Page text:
It is a unique (if I remember correctly the Okapi has a similar but only very rudimentary one) and very intricate system the giraffe developed. Basically it is an organ sitting just below the brain, with many blood vessel, which is packed closely together. As the blood pressure increases when the giraffe bends down, the increased pressure forces the vessels closer together. This hinders the flow of the blood by constricting the vessels. This blocks the higher pressure and limits the amount of blood coming through, protecting the brain, while at the same time ensuring that enough blood do reach the brain for it to continue functioning normally.

Wonderful animals indeed!!
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Re: Giraffe - strange behaviour

Unread postby Dotty » Sat Jun 18, 2011 2:24 pm

Sunday, October 24th, 2010

Giraffes are herbivores - everyone knows that - so when you are out in the bush and you come across a giraffe standing chewing what looks like a bone … you are certainly within your right to think your eyes are completely deceiving you.
But don’t panic … because the giraffe is indeed chewing on a bone.
They will pick up discarded bones from the remains of skeletons that the hyenas don’t want anymore, and will chew on the bone to get the calcium to supplement their diet.
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Re: Giraffe - strange behaviour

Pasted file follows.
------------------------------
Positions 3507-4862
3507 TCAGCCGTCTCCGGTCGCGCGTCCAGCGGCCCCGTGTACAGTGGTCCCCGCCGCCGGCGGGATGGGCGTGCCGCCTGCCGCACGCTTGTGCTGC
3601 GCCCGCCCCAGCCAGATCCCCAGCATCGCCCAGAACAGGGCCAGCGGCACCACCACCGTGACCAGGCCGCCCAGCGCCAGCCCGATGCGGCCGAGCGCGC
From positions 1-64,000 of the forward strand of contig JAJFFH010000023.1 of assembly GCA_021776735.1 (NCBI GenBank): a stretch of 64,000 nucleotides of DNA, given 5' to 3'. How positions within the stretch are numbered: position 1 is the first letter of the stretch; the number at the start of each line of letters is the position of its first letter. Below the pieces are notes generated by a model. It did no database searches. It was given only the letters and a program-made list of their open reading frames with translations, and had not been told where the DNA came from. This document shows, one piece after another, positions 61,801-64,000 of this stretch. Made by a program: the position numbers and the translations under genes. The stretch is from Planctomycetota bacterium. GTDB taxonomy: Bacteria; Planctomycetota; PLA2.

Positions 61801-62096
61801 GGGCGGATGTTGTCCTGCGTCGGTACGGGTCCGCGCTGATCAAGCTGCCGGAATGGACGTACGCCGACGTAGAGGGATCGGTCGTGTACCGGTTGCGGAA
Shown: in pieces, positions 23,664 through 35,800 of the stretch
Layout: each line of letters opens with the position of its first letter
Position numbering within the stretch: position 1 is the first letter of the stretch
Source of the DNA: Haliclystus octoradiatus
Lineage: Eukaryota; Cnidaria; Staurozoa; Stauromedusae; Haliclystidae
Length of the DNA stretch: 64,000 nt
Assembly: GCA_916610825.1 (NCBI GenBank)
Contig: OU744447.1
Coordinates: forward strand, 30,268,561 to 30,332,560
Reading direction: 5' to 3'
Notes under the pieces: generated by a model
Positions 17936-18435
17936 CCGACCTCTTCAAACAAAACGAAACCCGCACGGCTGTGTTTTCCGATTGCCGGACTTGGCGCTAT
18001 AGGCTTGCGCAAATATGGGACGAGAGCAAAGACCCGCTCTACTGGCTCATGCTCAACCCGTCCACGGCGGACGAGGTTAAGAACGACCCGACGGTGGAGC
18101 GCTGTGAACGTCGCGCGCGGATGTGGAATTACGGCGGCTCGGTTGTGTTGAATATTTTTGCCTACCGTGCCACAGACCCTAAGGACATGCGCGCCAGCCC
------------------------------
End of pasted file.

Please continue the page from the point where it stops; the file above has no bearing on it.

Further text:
Unread postby flying cheetah » Sat Jun 18, 2011 4:35 pm

I could watch the same a few years back and also was told by a friend that they lick the bones for minerals. Here are some pics:



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Re: Giraffe - strange behaviour

Unread postby granjan » Sat Jun 18, 2011 5:13 pm

Was also told by a guide on one of the drives that giraffe eat hyena dung for the calcium!

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Re: Giraffe

Unread postby Elsa » Wed Jul 06, 2011 10:42 am

This leucistic Giraffe was seen in Kruger just below Lower Sabie in May this year.


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Re: Giraffe

Unread postby adw » Sat Jul 23, 2011 10:26 am

Interesting sighting Elsa.
Looking through my earlier photos I came across this Giraffe which shows just how supple a Giraffes neck is. This photo was taken way back in Nov 2005 and I have not witnessed anything like this since.

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Giraffe Eating Bones

Unread postby Timandmel » Tue Aug 02, 2011 4:19 pm

We have photo's of a giraffe eating bones has anyone else ever heard of this activity? :|

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Re: Giraffe Eating Bones

Unread postby Bushbuddies » Tue Aug 02, 2011 4:24 pm

Never seen it - but heard about it plenty of times from guides before. They apparently do it to get their needed dose of minerals - kind of like a salt lick I guess... :P
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Re: Giraffe Eating Bones

Unread postby robynanne » Tue Aug 02, 2011 7:21 pm

Watched at giraffe having a marvelous chew in May in Mafikeng Game Reserve.
He moved his head into all kind of weird angles to move round the bone as he chewed.
I watched him for a good 10 minutes and he was at it when I arrived.